Plague highlights three peaks, all relating to outbreaks of the disease in England:
While it can give spurious results (frequency does not necessarily mean a given topic was particularly ‘important’ at that time), this method is a useful way of understanding the narrative of known historical events, or to reveal patterns in particular words. The method can also be used to compare the use of a group of words over time. ‘Treason’ and ‘plot’, tend to rise with each other, for example:
Finding ‘seasonal’ words
Tf-idf scores can help to detect ‘seasonal’ words: words that appear frequently in one part of the year but infrequently in the rest. Noisy data is a problem here. Words which appear very frequently in a single month (say ‘Monmouth’ in June 1683, following the eponymous rebellion) might appear to be seasonal. I wanted to exclude words which appear here because of their appearance in a single month, and also words that occurred very infrequently. To do this I made a rule that included only words which occurred across at least ten years, hoping to filter out unusual words that occurred very frequently in a single month because of some event (there are better ways of finding those).
Some of the results are obviously seasonal words; in other cases it’s more difficult to understand their inclusion. January has masque - a type of play which was often performed at court over the twelve days of Christmas. January, February and November all have unusually high occurrences of the word frozen and frosty, unsurprisingly. February and March have shrove, the Christian festival to mark the beginning of Lent, a moveable feast which takes place in either of these two months; similarly, April has whitsuntide, another Christian festival. The summer months have less obvious patterns: March and April have tilting, a form of jousting, which you might expect to be seasonal though not necessarily so early in the year!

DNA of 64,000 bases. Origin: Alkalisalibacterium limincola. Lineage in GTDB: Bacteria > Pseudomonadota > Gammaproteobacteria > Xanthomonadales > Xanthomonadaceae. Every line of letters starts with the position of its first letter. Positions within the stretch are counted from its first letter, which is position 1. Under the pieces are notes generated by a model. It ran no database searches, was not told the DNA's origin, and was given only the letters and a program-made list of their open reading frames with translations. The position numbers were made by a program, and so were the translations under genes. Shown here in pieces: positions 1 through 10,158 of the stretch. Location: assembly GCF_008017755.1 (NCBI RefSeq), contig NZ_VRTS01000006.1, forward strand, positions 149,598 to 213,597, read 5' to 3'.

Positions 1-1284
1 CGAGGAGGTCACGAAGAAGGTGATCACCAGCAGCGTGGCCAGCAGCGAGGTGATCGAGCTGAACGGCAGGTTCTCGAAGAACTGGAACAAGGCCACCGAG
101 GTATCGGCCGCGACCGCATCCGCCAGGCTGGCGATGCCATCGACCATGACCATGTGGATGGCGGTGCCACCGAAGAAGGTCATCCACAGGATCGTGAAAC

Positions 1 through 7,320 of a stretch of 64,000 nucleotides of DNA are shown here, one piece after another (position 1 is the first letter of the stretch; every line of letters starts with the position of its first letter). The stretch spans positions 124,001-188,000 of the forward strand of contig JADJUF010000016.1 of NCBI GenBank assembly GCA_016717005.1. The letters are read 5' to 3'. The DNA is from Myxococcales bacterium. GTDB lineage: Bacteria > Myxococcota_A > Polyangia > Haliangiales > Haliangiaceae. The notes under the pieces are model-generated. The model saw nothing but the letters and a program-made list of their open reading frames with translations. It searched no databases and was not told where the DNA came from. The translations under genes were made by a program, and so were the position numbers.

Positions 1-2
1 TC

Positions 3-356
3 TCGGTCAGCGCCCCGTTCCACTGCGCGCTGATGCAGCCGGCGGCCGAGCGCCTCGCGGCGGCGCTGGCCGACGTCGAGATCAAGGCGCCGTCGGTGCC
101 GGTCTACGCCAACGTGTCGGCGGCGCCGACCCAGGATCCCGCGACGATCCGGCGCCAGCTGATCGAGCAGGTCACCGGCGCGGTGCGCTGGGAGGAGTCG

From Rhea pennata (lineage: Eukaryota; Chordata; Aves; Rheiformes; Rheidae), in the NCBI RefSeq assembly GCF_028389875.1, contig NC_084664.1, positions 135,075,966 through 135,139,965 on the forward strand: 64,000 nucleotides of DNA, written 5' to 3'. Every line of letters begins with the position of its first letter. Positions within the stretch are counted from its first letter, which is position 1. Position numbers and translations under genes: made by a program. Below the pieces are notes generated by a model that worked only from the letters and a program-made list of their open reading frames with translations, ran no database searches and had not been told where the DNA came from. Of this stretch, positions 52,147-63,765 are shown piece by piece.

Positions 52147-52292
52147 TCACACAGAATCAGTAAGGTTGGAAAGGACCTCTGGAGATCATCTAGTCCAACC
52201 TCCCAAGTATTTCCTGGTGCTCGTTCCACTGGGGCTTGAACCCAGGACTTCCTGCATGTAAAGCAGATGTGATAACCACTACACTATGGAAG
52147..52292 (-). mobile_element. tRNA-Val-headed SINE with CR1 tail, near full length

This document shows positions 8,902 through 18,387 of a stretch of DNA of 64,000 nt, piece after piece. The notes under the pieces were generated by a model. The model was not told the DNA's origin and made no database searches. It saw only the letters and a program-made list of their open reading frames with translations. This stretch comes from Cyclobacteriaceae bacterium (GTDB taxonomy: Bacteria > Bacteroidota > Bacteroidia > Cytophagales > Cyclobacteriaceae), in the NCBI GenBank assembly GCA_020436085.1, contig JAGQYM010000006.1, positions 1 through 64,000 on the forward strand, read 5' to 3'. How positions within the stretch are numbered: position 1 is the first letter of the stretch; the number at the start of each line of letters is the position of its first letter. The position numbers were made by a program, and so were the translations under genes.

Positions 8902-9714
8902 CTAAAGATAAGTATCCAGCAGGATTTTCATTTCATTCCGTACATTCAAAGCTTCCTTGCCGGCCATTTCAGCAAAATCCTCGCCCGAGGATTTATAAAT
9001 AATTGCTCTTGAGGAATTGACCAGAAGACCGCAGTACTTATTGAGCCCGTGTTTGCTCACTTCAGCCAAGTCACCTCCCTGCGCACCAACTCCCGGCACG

Some other interesting words but not visualised here: Just outside the top ten, August has circuits: a type of court which usually sat in April/May and August/September, so that makes sense. There are a number of harvest-related words like pastures, and grapes, mostly in August and September.